Check Box number 1
One of the most important aspects of receiving healthy shrimp through the mail, is to start off with the right stock. Shipping young and happy shrimp is your best bet for a successful shrimpment. I always advocate for buying from home-breeders, mainly because these are hobbyists that are caring for their shrimp as best as they can. Also, because when they're home bred, that means this is their FIRST experience traveling. When you buy imported shrimp, they have already been shipped halfway around the world, and if the importers don't do a "rest" period, or quarantine (Oh that word sends chills down my spine halfway through 2020), these shrimp will be once again thrown in a box and shipped potentially across the country. Hardly seems relaxing.
Check Box number 2
How the shrimp are packed, and what kind of bags are used. I always use breather bags, add Seachem Purigen and a bit of moss or live (healthy) plant, and heat seal BOTH ends with my own heat sealer. Breather bags are a great way to ship your shrimp because you can pack these with NO AIR. The bags themselves exchange O2 and CO2, so the shrimp can breathe, and without packing air in there, splashing around is reduced considerably. Packing with Purigen is kind of a safe guard in case things happen. If for some reason, a shrimp dies in transit, the Purigen will help remove the ammonia and other toxins from the water, safeguarding the other shrimp. Purigen also benefits the shrimp in case of delay in shipping, which lets face it, has been happening a lot lately with Covid-19 delays. I always add moss or a plant for the shrimp to have something to grab on to while in transit. Finally, I use my own heat sealer, because when I depended on their seals, their seal would burst. Not conducive to a successful shipment.
Check Box number 3
Packing your box for shipment. First things first, I use rigid insulation to create a solid foam box to pack the shrimp in. Hard to explain in text, so check out the image. This helps keep the box intact when experiencing minor crushes, because some times they set other (heavier) boxes on top, or drop the box. This also adds a layer of insulation, helping to keep the temperature steady, allowing it to experience extreme temperatures for just a little longer (which can end up making all the difference). Honestly, any time I have received shrimp in the mail without this rigid insulation, the box has been damaged. I don't like to take that risk with my shrimp. Inside, we use soft, blow in insulation (not fiberglass) to hold the shrimp in place inside the box. You can't have your bag of shrimp just chillin in the box, banging around every time the carrier takes a different turn. This soft insulation, packed in well, will create a pillow for your bag of shrimp, to soften any drops and bangs the box may experience in transit.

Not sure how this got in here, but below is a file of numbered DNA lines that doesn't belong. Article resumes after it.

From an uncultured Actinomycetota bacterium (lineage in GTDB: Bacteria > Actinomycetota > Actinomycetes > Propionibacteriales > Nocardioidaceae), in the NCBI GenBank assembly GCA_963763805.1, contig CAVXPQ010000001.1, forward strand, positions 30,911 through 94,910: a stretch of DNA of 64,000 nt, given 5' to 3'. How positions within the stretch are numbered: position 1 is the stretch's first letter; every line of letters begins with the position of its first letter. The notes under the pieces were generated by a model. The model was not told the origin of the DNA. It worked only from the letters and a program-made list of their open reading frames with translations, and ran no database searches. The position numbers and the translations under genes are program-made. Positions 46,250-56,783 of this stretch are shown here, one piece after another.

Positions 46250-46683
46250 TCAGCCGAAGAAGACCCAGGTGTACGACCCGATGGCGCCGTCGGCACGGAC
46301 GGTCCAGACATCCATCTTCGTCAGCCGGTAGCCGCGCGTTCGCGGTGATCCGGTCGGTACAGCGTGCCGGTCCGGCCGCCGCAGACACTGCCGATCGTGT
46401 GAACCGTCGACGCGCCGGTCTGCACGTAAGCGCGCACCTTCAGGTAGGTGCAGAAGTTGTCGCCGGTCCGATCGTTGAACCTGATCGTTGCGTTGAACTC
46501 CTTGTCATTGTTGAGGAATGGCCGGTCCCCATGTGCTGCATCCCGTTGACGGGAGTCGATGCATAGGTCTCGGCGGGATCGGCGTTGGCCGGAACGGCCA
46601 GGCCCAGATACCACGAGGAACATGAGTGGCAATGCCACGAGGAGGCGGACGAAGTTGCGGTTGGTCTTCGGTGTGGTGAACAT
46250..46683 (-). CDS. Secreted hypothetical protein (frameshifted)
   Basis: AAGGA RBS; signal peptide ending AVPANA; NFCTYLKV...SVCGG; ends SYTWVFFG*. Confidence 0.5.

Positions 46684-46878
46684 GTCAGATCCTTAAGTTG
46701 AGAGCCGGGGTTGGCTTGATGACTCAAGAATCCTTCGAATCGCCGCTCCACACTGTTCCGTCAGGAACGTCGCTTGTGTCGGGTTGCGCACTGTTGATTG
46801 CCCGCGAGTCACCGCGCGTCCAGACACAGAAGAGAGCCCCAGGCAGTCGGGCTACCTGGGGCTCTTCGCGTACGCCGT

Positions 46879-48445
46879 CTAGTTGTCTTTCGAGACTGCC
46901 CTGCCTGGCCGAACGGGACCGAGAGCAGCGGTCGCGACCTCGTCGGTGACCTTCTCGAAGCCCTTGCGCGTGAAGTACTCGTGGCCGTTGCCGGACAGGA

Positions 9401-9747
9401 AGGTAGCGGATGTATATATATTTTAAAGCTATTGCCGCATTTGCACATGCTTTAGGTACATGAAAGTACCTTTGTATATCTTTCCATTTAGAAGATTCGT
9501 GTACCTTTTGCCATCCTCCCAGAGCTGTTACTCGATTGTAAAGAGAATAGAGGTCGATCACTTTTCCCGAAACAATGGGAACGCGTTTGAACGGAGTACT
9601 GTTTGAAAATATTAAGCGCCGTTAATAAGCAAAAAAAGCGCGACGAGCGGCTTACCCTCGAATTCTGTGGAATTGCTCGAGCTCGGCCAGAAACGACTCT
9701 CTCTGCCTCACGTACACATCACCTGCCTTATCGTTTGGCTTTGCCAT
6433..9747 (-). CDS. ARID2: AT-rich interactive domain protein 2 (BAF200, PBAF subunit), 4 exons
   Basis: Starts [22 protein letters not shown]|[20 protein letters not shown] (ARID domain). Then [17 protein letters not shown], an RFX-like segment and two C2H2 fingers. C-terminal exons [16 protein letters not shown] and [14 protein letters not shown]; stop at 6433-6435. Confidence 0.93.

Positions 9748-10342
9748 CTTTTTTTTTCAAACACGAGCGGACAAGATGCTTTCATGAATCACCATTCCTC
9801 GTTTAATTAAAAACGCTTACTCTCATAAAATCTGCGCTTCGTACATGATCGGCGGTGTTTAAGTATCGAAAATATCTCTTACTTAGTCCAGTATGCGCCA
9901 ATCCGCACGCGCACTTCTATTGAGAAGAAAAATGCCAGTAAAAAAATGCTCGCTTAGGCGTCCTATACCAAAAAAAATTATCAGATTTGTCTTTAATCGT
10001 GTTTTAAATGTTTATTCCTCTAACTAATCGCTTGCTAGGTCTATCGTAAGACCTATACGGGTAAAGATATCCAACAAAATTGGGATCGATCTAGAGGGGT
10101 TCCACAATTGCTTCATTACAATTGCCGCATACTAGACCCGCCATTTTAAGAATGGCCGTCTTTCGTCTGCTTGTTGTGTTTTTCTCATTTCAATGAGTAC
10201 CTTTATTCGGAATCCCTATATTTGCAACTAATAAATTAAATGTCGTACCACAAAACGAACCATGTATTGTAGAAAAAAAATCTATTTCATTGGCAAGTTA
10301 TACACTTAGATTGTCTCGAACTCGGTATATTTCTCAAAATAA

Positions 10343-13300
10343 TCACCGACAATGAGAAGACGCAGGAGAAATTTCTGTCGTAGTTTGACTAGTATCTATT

Check Box number 4
Tape the ever living crap out of that box. I usually use 3 strips of tape for each end, and I use the STICKIEST tape that I can find. Sure, one strip of tape is *usually* just fine, but why cheap out here? I want to make sure all my shrimp make it to their destination. I don't want shrimp dying because of some small area of neglect in the packing process. Taping the box up well, will also keep it from breaking and falling apart if it does get beat up in transit.
Check Box number 5
Just use Priority Shipping. Priority shipping is typically 2-3 days in transit. First Class is usually 2-3 days transit, so why not safe a few dollars and ship it First Class? Because just as soon as you rely on First Class to get there on time, it wont. Priority is just that--their priority. So when they get backed up, or are understaffed *ahem*covid*, they will prioritize Priority mail first, and First Class gets put on the next truck (which could take days). I have had First Class mail sit at a check point for a few days because of delays in the area. Delays can be caused by weather as well, so you can never really know when to expect delays.
Check Box number 6
Check the weather before shipping. If the receiver of the shrimp does not have a post office box, or wont be home to take delivery (we don't want the box to sit outside in the extreme hot or cold), send your shrimp with the "Hold for Pick Up" option selected. This way, instead of delivering to the house, they will hold the package inside the post office, so the receiver is able to pick up the shrimp at their convenience, and the shrimp are kept safe in a climate controlled building.
So yea, there you have it. Its actually pretty simple, as long as you have the right materials. Whether you want to ship some shrimp yourself, or you are worried about purchasing live shrimp from an online source, if they can check off all 6 of these boxes, you should have no problem sending/receiving shrimp via USPS.